People say “it’s boring” — as if that were a final standard of appeal, and no work of art had the right to bore us. But most of the interesting art of our time is boring. Jasper Johns is boring. Beckett is boring, Robbe-Grillet is boring. Etc. Etc.
— Susan Sontag
Same could be said of Atget, Bernd and Hilla Becher, at times, Stephen Shore — all recalled, unwittingly, in a series of particularly quiet snapshots seen here for the first time, made in the late 80s as source material by the inimitable, prolific and controversial comic artist, R. Crumb. Like the canonical photographers before him, Crumb, who turned 70 in August, methodically used the camera to capture what our increasingly inattentive eyes have been trained to ignore.
"I had to always be drawing urban backgrounds in my work from memory and I had this realization that my memory was fixed in a kind of cartoon landscape of the 1920s, 30s, 40s," Crumb tells TIME. "The modern world no longer looked like that. Garbage cans and traffic lights and all these signals and stuff was different from when I was a little kid. I didn't want a stereotypical background that looked like something out of a 'Mutt and Jeff' comic strip."
Not able to find these details flipping through magazines, Crumb persuaded a friend of his — "Stanley Something-or-other" — to drive around commercial strips and "bleak, just-built suburbs" of California with him to take pictures of ordinary street corners.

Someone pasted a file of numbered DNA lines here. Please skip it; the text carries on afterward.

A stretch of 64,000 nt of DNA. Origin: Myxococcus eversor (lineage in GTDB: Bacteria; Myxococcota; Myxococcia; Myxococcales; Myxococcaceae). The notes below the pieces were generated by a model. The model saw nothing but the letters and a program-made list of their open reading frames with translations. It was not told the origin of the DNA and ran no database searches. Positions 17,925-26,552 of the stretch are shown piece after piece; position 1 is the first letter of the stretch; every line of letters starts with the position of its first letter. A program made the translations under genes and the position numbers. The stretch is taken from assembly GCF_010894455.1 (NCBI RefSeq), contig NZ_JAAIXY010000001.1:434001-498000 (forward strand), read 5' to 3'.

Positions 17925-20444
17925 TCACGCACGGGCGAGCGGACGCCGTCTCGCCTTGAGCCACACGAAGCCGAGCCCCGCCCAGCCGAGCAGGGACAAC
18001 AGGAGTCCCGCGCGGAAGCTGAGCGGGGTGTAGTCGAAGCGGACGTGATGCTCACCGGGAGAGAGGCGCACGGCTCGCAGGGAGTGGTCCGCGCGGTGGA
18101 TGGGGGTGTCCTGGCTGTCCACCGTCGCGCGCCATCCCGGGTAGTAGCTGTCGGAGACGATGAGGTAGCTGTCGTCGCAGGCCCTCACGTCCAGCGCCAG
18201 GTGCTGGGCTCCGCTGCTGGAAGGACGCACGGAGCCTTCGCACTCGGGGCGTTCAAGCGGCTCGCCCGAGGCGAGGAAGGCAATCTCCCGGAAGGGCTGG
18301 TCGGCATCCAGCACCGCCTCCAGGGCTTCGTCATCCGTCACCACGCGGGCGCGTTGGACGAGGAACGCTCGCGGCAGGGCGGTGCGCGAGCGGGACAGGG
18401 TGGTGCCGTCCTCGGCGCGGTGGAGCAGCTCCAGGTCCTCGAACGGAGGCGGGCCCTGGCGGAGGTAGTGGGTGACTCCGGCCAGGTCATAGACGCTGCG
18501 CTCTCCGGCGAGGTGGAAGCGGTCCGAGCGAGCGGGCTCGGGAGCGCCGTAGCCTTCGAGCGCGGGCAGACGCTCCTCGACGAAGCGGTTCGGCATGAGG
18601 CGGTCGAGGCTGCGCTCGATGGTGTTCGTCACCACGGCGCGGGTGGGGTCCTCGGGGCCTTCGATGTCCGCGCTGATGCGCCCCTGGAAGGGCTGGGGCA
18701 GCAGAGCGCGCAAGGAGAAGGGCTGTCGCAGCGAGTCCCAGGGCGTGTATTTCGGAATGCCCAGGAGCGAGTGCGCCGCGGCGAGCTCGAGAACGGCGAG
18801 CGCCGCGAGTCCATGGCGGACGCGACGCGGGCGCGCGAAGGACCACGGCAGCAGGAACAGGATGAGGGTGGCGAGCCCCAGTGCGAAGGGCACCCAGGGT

"They were just snapshots, nothing special, nothing particularly artistic. They were used for utility purposes," says Crumb, who didn't drive at the time and never owned his own camera. "I use photos a lot for drawing people and personalities, but they're almost never photos that I've taken."
The three-dozen or so images from that drive — a rough typology of traffic lights, power lines and other infrastructure captured mostly on a palate of middling grays with a borrowed, inexpensive camera — became indispensable to him as an artist in the later part of his career. Many of those nondescript details made their way most prominently into his comics and covers drawn for Weirdo magazine. It was a 28-issue “low-art” zine, an alternative comic self-produced with his wife Aline Kominsky-Crumb from 1981 – 1993. It showcased what is considered some of his greatest work and has been compiled in a new volume to be published this month called The Weirdo Years.
What his focus on such unsightly minutia in this anthology suggests, is that as outlandish, garish, or other-worldly as Crumb's cartoons get, their lasting affect comes from always being firmly grounded to the banal referents of our real world.
"People don't draw it, all this crap, people don't focus attention on it because it's ugly, it's bleak, it's depressing," he says, "The stuff is not created to be visually pleasing and you can't remember exactly what it looks like. But, this is the world we live in; I wanted my work to reflect that, the background reality of urban life."
R. Crumb is an American cartoonist and musician living in the South of France. He is represented by David Zwirner Gallery in New York. The Weirdo Years (Sept. 2013) is published by Knockabout Comics in the U.K. and Last Gasp in the U.S.
Eugene Reznik is a Brooklyn-based photographer and writer. Follow him on Twitter @eugene_reznik.